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AJPS - Recent Advances in Granulation Techniques

Search by ISBN? The parameter Ka on the other hand does change the total volume of the nuclei produced and hence Ka was observed to have a large effect on the particle size distribution.


Simulations clearly indicate its importance regarding the control of the produced particle size distribution. The current work by Wildeboer et al.

Advanced Granulation Theory at Particle Level

The model by Wildeboer et al. This further makes the model somewhat suitable for replacing the traditional nucleation term in one-dimensional population balance models which will be introduced in chapter three. Implementation of fundamental knowledge of nuclei formation and wetting conditions may lead to predictions of nuclei size, porosity- and moisture distributions which are all vital properties in respect to the quality of the final granules.

For two large granules this process is traditionally referred to as coalescence or simply agglomeration. The sticking of fine material onto the surface of large preexisting granules is sometimes referred to in old articles as layering but e. Nowadays layering is used as a synonym for coating being growth due to droplet impact only Iveson et al.

Whether or not a collision between two granules results in permanent coalescence depends on a wide range of factors including the mechanical properties of the granules and the availability of liquid binder at or near the surfaces of the granules. Being a complex phenomenon, agglomeration has traditionally been treated qualitatively and quite a lot of articles exist in which the influence of different factors on agglomeration tendency has been treated qualitatively as it has been reviewed by Hede b.

In the process towards a full quantitative description of the agglomeration process the agglomeration situation must necessarily be somewhat simplified. The majority of models treating agglomeration at particle level analyses the situation by viewing the granulation situation between two particles.

This allows detailed studies of mechanical properties as well as collision studies far from the chaotic situation inside fluid beds. This naturally limits the applicability regarding the description of the entire agglomerating system in real fluid beds, but as it will be emphasised in later chapters much vital information for the use in macro-scale models can in fact be achieved from simplified particle-level studies.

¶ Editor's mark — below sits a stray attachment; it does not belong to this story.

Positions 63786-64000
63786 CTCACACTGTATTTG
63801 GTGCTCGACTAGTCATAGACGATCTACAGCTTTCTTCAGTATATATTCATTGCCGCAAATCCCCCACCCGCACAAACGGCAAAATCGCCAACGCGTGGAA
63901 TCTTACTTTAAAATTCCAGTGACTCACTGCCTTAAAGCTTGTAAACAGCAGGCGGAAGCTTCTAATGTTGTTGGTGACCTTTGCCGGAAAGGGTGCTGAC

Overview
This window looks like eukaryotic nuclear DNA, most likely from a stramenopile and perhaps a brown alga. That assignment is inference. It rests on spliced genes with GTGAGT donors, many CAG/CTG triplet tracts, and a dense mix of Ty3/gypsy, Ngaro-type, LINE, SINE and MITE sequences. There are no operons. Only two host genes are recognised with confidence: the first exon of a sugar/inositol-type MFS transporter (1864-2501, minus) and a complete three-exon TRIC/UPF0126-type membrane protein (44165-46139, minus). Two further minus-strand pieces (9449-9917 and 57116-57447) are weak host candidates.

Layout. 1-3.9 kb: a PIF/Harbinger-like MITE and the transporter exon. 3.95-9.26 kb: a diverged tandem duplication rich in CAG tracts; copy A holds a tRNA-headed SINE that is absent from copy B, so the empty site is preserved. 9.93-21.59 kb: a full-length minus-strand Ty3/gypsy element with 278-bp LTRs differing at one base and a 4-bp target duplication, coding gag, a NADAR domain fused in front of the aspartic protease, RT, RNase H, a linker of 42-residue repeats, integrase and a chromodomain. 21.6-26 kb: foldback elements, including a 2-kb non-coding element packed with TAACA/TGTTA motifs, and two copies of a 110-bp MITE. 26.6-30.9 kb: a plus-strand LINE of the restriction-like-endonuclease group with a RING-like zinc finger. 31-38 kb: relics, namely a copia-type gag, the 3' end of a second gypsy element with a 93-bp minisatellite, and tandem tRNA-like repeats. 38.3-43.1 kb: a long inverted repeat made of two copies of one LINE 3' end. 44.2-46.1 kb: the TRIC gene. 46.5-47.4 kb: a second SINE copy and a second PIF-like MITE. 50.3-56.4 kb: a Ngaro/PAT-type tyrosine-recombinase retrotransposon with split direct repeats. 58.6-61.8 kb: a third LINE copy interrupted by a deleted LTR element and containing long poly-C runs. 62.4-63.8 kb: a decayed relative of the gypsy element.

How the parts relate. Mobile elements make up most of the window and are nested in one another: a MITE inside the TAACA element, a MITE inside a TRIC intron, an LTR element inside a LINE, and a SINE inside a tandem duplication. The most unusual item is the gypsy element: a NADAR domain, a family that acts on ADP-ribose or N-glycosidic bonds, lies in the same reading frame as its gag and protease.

It is the amount of liquid binder as well as the humidity conditions in the bed Download free eBooks at bookboon.

Gustavo Maia

Such wet liquid bridges are obviously only temporary structures and more permanent bonding within the granule is created by solid bridges formed as solvent evaporates from the bridges during further fluidisation. Solid bridges between particles may take basically three forms: crystalline bridges, liquid binder bridges and solid binder bridges. If the material of the particles is soluble in the binder liquid, crystalline bridges may be formed when the liquid evaporates. The process of evaporation reduces the proportion of liquid in the granules again producing high strength pendular bridges before crystals form.

Alternatively, the dissolved binder takes effect upon evaporation of the solvent. In some cases a finely ground solid binder material may be dispersed in the binder liquid thereby producing a cement-like solid binding bridge upon evaporation of the solvent Rhodes, The particles are held together by liquid bridges at their contact points in the pendular state. This situation requires that the saturation is low enough to let discrete binary bridges exist between the solid surfaces.

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Wet Granulation